My favourite subject at university by far was the history of minds and madness, so I thought I’d share my essay with you all. Enjoy!
The notion of madness has long been acknowledged, but advancements have altered the way the mentally ill person is conceived, and there remains significant diversity in the accounts of treatments throughout history. Science routinely attempts to legitimise itself by highlighting its roots, but recollection of the history of the psych sciences (i.e psychiatry and proto-psychiatry) is complicated by sporadic progress and diverse origins. Furthermore, competing biological, social and psychological schools have repeatedly rewritten the past as they have risen to the forefront. In this essay, I put forth that the Whiggish perspective of a linear progression is too simplistic, and reflection is required to frame the changing epistemology and content of the psych sciences into wider social and ideological contexts. While there has been significant advancement in effective treatments, I argue that psychiatry needs to be humble in acknowledging that these have originated from its past, and refrain from ‘recasting its heroes as villains’, as events have only come to be seen as abuses in hindsight. Furthermore, I aim to highlight the present decline in progress of conceptualising and understanding mental illness. In order to do this, I will expand on the themes of; humoralism, confinement and moral therapy, shock therapy, the emerging pharmaceutical industry, and the classification system of the third Diagnostic and Statistical Manual of Mental Disorders (DSM-III).
The emergence of humoralism caused a departure from the long held tradition of attributing madness to supernatural and divine causes. Hippocrates medicalised illness through his proposition that wellbeing was contingent on the balance of four humours (blood, phlegm, yellow bile, and black bile). It was believed that physical and mental health were equivalent, and therefore mental ailments could be treated through physical methods such as cupping, bloodletting and induced vomiting which would restore the humours to optimal balance. This notion of physical qualities provided a naturalistic conception of madness that remained popular for much of the 17th Century, and the concept of balance which recent disease specificity has lost. Robert Burton endorsed humouralism in his Anatomy of Melancholy, whose namesake references the theory of melancholia; significant sadness and anxiety thought to be caused by an excess of black bile. On the other hand, mania was described as the possession of ideas that differed from the truth. In 1886, Wundt regarded these as two different dimensions, and thus established an early dimensional model. The notion of physical origin later became associated with reason (or lack of) through Cartesian dualism, but this was challenged by Locke’s tabula rasa which was significant as it proposed methods of retraining the brain. Thus hile it was eventually invalidated, the long endurance of humoralism can be attributed to its relatively sophisticated structure in a time of few alternatives.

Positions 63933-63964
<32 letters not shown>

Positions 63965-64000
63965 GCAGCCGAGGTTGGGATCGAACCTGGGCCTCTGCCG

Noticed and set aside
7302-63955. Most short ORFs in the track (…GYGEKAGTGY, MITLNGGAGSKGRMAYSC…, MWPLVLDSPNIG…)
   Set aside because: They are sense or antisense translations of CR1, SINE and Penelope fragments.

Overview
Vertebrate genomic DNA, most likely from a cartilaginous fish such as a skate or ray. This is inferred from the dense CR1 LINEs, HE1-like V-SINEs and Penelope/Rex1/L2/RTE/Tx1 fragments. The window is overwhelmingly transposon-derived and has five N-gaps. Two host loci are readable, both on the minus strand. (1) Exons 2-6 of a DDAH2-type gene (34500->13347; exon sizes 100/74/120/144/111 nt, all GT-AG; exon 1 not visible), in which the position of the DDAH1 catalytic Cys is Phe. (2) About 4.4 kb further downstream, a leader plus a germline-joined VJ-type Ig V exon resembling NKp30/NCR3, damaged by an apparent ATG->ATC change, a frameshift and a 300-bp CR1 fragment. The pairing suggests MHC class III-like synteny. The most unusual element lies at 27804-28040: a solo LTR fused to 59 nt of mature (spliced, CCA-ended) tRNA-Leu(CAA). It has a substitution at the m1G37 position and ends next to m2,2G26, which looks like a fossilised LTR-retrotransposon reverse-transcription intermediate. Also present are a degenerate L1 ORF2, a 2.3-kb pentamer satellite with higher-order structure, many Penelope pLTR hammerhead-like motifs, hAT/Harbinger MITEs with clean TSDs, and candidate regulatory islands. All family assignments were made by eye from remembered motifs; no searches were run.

Following humoralism came the mad doctors and institutionalisation of the 17th-18th Centuries, and the subsequent moral therapy. The early beginnings of ‘the great confinement’, as Foucault refers to it, can be traced back to the foundation of the Hôpital-Général in Paris in 1656. For a long time, madness was seen as an individual issue but greater awareness, population growth and ideological changes saw it ‘transform[ed]… into a social problem’. These first hospitals were the attempt to deal with the impoverished, incompetent and society’s outcasts. These were not state-led as sometimes argued, and highlights that the conception of the psychiatric inpatient predated medical psychiatry. Mad-doctors like Monro continued to use humoralism inspired methods, and patients were often managed like animals. Foucault reasons that this went beyond physical restraint by removing the fascination and ‘voice’ of madness, thereby reducing it to an absence of humanity. Such was the case for James Norris, who was chained leash-like for 12 years at Monro’s Bethlehem Hospital. Yet, many argue that contrary to Foucault’s previously mentioned claim, there was nothing ‘great’ or large-scale about confinement in the 17th century, as many favoured private asylums, and outside France institutionalisation rates were low. Furthermore, despite the common interpretation that ‘the 18th century…was a disaster for the insane’, massive rehabilitation of institutions occurred through the Mad House Act (1828), and alongside the legends of Tuke and Pinel, through Battie and Conolly, and emerging moral therapy. Moral therapy was based on the premise that routine and compassion could treat madness which was an illness, and asylums were restructured and built to be places of ‘calmness… hope… [and] satisfaction…where humanity…shall reign supreme’ . Nevertheless, this movement failed due to their increasingly chronic and aging population, and an inability to maintain high physician-patient-ratios in public institutions. Asylums were not where psychiatry was practiced, but where it was developed to treat and manage patients, and the location where theories were put into practice. While to Foucault, asylums remained repressive; it was here, that humoralism was shown to be ineffective and psychosurgery to be rarely useful; it was here, that optimism and early intervention were born . Hence, though the asylums are considered inhumane, moral therapy conveyed a level of care not previously available.